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The Vampire in Free Fall Paperback – February 12, 2010
The Amazon Book Review
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About the Author
Jim Hull received a degree in philosophy from the University of California at Santa Cruz, after which, like many a budding artist, he promptly became a ne’er-do-well, and for years he has worked in the performing arts. In the manner of some of his fellow vampires, Jim also pretends to be respectable – in his case, by writing and lecturing in the Los Angeles area. His first book, ARE HUMANS OBSOLETE? explores a future where machines do all the work.
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Top customer reviews
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The concept is very interesting, and for those of us who are not monster purists it doesn't matter if it clings to the center line of vampire lore. My only complaint was that the book was actually too short. I wanted more explanations of some of the events that the author explains with too little detail. There are lots of fascinating lateral stories within this story that I wanted to explore.
Give it a try. It's a fast read delivered in quick bites which make the reader turn the page for just one more little chapter . . and another . . and another.
This book is fun and fast. I liked it!
An "Invisible Man" for the suck and trickle hordes, Hull writes of vampire Christian running through the streets, a vigilante, a modern trumpeter of the newest human (or inhuman) rights; akin to Alan Ball's depiction of a small Creole town in the HBO series "Trueblood." Jager's character was most amusing, a Billy Bob Thornton type with some kind of crazed, wanna-be Charlton Heston ax to grind. I veritably enjoyed when Christian began to realize newly learned vampire truths such as what the sun will do to his skin, what effect drugs will have on his vampiric strength, or that his Vietnamese creator's reason in making him was of the most obvious sort, patriotism of course. Did I recall defending this novel as superior to "Twilight?" I may need to revise. Certain parts beg for a mommy vampire, if only to help her poor, befuddled teenie biter become a more instinctual blood-savage. But before writing this off as `just another vampire book,' Hull shows that even in death, humanity won't leave you alone and Christian ends up working for the living and ultimately defending himself from the label 'monster.' This leads the reader and vampire to question what truly makes a monster? And that is where Hull redeems the story and quiets any unsavory lingering thoughts while suggesting this novel may have a more ongoing relevance.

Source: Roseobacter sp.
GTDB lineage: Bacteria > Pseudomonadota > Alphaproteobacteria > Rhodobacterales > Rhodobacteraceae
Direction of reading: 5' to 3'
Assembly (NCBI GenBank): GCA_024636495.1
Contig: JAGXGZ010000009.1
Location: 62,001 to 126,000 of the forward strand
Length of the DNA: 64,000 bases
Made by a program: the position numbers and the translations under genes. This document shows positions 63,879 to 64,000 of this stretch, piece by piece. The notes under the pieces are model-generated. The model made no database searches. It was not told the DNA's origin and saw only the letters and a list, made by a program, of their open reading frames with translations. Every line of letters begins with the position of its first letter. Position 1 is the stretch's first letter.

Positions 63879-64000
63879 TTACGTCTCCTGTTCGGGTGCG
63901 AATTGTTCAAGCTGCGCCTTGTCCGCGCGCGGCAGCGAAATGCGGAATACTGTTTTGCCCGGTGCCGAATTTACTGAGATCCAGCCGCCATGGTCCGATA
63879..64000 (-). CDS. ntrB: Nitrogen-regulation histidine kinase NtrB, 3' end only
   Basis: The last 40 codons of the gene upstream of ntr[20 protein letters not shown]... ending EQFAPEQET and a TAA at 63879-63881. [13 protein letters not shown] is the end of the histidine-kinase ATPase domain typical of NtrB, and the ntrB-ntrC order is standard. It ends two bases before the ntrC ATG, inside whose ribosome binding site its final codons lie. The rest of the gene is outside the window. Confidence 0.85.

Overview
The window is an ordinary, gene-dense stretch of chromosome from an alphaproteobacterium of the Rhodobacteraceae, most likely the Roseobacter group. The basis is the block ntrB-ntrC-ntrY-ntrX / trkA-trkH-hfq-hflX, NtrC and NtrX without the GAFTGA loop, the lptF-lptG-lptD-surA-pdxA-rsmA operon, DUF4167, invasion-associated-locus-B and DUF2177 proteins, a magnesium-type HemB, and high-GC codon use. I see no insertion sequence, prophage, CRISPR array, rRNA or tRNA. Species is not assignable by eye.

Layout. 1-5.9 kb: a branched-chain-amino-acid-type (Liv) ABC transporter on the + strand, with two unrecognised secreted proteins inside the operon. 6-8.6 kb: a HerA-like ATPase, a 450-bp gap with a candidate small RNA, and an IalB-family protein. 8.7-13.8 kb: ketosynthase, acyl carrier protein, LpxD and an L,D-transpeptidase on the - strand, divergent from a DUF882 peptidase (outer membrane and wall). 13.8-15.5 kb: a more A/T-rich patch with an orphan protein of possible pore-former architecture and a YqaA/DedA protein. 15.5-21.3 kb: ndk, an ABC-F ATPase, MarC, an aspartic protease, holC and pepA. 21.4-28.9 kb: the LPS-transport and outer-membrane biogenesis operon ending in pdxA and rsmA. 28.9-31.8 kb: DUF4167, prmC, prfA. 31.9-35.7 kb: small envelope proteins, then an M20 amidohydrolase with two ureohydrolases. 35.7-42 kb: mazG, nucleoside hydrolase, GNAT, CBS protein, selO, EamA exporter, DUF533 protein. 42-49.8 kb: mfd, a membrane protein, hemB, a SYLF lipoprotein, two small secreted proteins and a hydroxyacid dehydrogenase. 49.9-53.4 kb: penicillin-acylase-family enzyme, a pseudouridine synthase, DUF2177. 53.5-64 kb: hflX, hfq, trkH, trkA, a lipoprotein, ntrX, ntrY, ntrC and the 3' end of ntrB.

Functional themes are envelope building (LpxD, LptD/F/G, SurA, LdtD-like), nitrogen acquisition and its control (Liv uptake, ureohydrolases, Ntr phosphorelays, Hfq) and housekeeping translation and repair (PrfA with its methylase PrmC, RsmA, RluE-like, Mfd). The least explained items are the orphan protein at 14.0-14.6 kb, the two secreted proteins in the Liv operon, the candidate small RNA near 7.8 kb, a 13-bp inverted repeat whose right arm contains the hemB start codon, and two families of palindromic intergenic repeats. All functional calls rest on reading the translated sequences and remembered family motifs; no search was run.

"Overhead curved the Milky Way, its stars and coal sacks girdling the sky like celestial bunting (pg 184)." I expect great things from any author, vampire-inspired or not, who can weave words like that.
Most recent customer reviews
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